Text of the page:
North Korea Reports, Palestine Embroidery, Academia Parental Leave Policies, More: Monday ResearchBuzz, August 14, 2023


Royal United Services Institute for Defence and Security Studies: RUSI and NK News Release New North Korea Reports Database. “The database contains over 5,000 entities and their relationships, as described in successive reports by the UN Panel of Experts on North Korea from 2010 to 2023. The data allows countries and organisations to track sanctions compliance in a more easily accessible format. It is fully searchable and downloadable, and its fields are structured with ISO standards, making it easy to incorporate the data into existing databases.”

Deutsche Welle: The first digital Palestinian embroidery database. “Award-winning entrepreneur Zain Masri has so far digitized about 1,000 traditional Palestinian cross-stitching patterns, which are now available for download on her platform, Tirazain.”

Nature: Why two scientist-mums made a database of parental-leave policies. “By scouring websites and pestering university human-resources departments, Amanda Gorton and Tess Grainger are tracking the vast differences in leave entitlements across North America.”


ABC News: Judge revokes bail for disgraced FTX founder Sam Bankman-Fried. “Disgraced FTX founder Sam Bankman-Fried has had his bail revoked and he has been immediately remanded to custody of the U.S. Marshals. Judge Lewis A. Kaplan made the ruling to send Bankman-Fried to jail during a hearing Friday in U.S. District Court in New York City. Bankman-Fried’s attorneys shortly filed a notice of appeal of the judge’s decision to revoke his bail.”


WIRED: How to Move Your Instagram Feed to Pixelfed, the Photo App That Doesn’t Track Your Every Move. “Pixelfed is an open source, decentralized alternative to Instagram that recently added a tool for importing all your Instagram photos. This means you can automatically give all of the photos and videos you uploaded to Instagram a new home. Whether you want to shut down your Instagram account entirely or just back them up somewhere else, here’s how.”


CBC: Saint John-born writer delves into Google’s failed attempt to build a smart city. “The Quayside project was formally announced at a ceremony in October 2017, when Prime Minister Justin Trudeau said the proposed high-tech neighbourhood would ‘create a test bed’ for new technologies. But the plan soon fell apart amid worries about privacy and the potential over-collection of data from people within their own homes. Saint John-born author and Globe and Mail technology reporter Josh O’Kane delves into the story behind Quayside in his latest book, Sideways: The City Google Couldn’t Buy.”

CNN: ‘It gave us some way to fight back’: New tools aim to protect art and images from AI’s grasp. “Generative AI technology has also wowed users with its ability to spit out works of art in the style of a specific artist. You can, for example, create a portrait of your cat that looks like it was done with the bold brushstrokes of Vincent Van Gogh. But these tools also make it very easy for bad actors to steal images from your social media accounts and turn them into something they’re not (in the worst cases, this could manifest as deepfake porn that uses your likeness without your consent). And for visual artists, these tools threaten to put them out of work as AI models learn how to mimic their unique styles and generate works of art without them.”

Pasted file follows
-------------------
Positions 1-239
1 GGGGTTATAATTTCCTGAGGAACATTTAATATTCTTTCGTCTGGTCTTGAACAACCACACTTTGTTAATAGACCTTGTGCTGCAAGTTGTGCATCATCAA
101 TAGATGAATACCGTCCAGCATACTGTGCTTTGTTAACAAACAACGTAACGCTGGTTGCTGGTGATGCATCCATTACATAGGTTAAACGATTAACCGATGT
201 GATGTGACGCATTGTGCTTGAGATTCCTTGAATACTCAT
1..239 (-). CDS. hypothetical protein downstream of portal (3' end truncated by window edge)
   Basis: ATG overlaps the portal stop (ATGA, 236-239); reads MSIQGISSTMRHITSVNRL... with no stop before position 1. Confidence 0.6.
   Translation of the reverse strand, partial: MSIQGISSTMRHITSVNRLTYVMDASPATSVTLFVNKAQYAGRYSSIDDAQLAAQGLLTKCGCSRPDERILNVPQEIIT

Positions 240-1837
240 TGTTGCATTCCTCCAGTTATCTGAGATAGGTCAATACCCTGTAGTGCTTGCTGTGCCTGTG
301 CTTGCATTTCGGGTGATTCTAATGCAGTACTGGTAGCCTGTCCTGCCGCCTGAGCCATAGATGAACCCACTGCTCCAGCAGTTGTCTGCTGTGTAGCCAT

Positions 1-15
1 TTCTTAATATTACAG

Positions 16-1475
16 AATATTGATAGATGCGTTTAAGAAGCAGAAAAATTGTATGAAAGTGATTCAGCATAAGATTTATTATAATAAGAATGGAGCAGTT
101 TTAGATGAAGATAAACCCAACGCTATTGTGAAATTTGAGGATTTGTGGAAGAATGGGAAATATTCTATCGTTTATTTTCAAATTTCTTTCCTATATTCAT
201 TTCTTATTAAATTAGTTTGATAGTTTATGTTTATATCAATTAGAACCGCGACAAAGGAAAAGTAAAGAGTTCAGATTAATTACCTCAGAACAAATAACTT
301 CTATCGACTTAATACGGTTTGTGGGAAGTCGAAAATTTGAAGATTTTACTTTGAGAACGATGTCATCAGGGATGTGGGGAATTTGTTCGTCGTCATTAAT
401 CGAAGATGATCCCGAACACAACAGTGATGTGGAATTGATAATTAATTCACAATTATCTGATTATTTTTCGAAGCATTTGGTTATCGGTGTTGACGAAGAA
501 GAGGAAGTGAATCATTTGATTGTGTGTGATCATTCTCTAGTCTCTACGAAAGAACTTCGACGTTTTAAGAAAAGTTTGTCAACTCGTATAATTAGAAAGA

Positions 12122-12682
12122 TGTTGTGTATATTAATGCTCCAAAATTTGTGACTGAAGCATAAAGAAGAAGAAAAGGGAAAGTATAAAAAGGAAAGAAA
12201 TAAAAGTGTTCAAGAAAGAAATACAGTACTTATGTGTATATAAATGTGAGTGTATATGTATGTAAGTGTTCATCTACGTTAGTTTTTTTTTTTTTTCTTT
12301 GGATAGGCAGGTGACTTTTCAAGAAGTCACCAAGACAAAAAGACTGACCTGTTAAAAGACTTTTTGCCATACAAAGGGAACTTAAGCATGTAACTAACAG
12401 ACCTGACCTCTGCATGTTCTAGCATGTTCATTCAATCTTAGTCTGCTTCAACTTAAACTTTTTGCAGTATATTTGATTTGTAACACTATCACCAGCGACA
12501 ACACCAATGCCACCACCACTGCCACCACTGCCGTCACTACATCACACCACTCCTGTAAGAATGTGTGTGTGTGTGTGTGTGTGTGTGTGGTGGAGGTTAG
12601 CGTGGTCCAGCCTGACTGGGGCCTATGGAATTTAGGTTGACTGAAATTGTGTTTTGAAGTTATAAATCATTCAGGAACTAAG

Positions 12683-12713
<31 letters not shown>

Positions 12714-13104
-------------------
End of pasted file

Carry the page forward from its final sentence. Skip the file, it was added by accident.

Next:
The Register: India launches contest to build homegrown web browser. “India’s government has decided the nation needs an indigenous web browser and has launched the Indian Web Browser Development Challenge (IWBDC) to make it happen.”


Washington Post: Cop-watchers are now YouTube celebrities. They’ve changed how police work.. “With varying degrees of antagonism and legal expertise, the online movement known as cop-watching or First Amendment auditing has swelled in popularity in recent years, capturing the imaginations of millions of Americans who are examining their relationship with policing after George Floyd’s murder at the hands of police in Minneapolis in 2020.”

Reuters: Snapchat under scrutiny from UK watchdog over underage users -sources. “Britain’s data regulator is gathering information on Snapchat to establish whether the U.S. instant messaging app is doing enough to remove underage users from its platform, two people familiar with the matter said.”


Fast Company: Google Maps is an eyesore, part two: 5 more examples of how the app has lost its way. “Last week I wrote a piece highlighting how Google Maps has become a bit of an eyesore in recent years. While Google Maps’ data on businesses and other points of interest is second to none, using the map to navigate has become a challenge, mainly due to excess visual clutter. Since the story ran, others have chimed in about their gripes regarding Google Maps, particularly as navigation and map browsing is concerned. With that in mind, I’ve rounded up some of the most frequent complaints Google Maps users have. These are the top five.”

FedScoop: Homeland Security to launch explosives research database to help combat threats. “The Department of Homeland Security plans to launch a database of explosives research, testing and evaluation data to assist personnel in mitigating threats in the fall.” Good morning, Internet…

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